I FINALLY developed the roll of 35mm that's been hidden inside my Yashica since New Year!!! (Awful effort at taking more photos! Must try harder!)
These two are actually very recent ones that I took at the Tunbridge Wells Woodbury Park Cemetery. It's a beautiful "Arcadian" Victorian cemetery (with the latest grave being from the 1930's) which is a refuge for all kinds of wildlife. Because it was originally carved out of grassland it retains a wide variety of plant life that is becoming rarer in towns. It also has a thriving bird collection, from song thrushes to greenfinches! We, however, also found it to be popular with Cats (the white one certainly made me jump!)
These fit in nicely with the "Living Churchyard" project I have been looking into. The National 'Living Churchyards and Cemeteries' scheme wants local communities to get involved in the management of their churchyards for the benefit of wildlife as well as the local congregation and visitors. In many churchyards lie the potential for beautiful wild flower meadows and patches of woodland. Also, the older gravestones provide a thriving environment for rare or unusual lichen (modern marble headstones cannot be naturally weathered, and no moss or lichen can attach to them). There are also the options for a "Green Burial" with cardboard coffins being used, I'm sure it is hard for some people to become comfortable with their bodies becoming compost, but at least you're being very useful to the environment!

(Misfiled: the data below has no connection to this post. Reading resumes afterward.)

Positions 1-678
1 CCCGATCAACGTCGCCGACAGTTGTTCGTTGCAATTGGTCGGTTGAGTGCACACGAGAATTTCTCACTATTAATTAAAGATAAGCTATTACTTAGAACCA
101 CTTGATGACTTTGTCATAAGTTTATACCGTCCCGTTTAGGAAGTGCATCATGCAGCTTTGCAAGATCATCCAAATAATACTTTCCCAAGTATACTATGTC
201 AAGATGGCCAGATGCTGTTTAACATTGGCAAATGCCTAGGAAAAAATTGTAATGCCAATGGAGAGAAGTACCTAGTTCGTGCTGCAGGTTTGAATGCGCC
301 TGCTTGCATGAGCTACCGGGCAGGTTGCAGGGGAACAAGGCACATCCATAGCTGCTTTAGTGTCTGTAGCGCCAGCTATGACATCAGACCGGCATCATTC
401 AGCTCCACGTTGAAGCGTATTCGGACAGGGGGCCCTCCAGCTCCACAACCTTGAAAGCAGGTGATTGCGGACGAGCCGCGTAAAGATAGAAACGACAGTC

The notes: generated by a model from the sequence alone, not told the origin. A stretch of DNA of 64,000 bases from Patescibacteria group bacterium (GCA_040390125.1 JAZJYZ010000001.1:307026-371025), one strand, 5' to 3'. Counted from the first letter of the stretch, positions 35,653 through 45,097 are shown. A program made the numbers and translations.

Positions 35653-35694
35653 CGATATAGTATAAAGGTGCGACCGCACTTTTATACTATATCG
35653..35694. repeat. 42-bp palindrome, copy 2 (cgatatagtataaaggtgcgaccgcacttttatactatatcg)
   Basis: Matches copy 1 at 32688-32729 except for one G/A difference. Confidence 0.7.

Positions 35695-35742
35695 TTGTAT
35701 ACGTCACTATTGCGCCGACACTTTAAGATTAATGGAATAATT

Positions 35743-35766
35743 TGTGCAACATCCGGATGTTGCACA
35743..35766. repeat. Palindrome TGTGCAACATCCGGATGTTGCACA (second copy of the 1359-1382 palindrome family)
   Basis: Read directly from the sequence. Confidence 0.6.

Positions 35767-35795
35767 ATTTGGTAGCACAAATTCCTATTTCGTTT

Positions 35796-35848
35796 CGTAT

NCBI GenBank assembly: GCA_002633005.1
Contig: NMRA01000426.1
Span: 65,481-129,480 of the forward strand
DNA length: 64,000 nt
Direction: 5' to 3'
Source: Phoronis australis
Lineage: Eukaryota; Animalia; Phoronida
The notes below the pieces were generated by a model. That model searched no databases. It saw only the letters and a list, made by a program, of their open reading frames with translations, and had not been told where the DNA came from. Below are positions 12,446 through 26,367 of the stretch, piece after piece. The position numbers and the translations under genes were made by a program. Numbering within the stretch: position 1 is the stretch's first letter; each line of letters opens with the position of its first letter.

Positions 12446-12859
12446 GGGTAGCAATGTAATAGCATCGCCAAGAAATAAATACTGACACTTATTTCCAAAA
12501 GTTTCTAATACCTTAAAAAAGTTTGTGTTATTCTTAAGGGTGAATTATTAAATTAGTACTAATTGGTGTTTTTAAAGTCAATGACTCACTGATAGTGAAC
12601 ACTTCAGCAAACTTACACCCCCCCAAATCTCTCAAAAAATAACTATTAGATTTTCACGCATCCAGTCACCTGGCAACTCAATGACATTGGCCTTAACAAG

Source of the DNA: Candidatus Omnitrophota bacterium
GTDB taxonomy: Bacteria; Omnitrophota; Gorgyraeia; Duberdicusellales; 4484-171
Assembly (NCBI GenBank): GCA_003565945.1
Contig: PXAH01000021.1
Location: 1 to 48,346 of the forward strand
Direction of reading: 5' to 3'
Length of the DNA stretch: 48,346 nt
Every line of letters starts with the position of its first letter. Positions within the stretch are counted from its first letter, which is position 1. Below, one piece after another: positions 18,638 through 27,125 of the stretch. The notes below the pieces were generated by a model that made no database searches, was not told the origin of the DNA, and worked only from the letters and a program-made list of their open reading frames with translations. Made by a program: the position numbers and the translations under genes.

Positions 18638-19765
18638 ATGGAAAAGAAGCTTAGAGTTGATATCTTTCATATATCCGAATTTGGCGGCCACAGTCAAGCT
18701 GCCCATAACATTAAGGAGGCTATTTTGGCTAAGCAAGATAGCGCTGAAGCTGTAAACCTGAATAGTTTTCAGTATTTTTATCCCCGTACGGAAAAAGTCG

Personally, I can't think of anything nicer than a churchyard full of wildlife, however, many local parishes have postponed the idea incase the place starts looking messy or dilapidated, not a good enough reason in my book. If the paths are kept clear and families can have the option to keep their own graves how they would prefer, i don't see how ANY church could turn down this scheme. Lets face it, so many of the older graves aren't even visited any more, if it wasn't for the volunteers, they wouldn't be tended at all! I cant see why all churches can't at least have a designated area for uninterrupted growth!
Churchyards are very often the last remaining sites of ancient medieval grasslands, and are sometimes the only green spaces available to town communities. The Victorian style of cemetery (such as Woodbury Park) were built with a similar purpose in mind! Ivy is another speciality of cemeteries, and when completely untended they often look as if they have been engulfed by it. The Victorians were particularly fond of ivy as a ground cover and to create atmosphere: they even incorporated ivy motifs into many of their headstones.
Personally, I would find both visiting and being buried in a place full of wildlife a FAR more pleasant idea than in a soulless inter-city plot.
These pictures are from the churchyard at Offchurch, Warwickshire. HERE are some examples of the Living Churchyard projects in Warwickshire, I think more southern locations need to take note!!
Thanks for reading!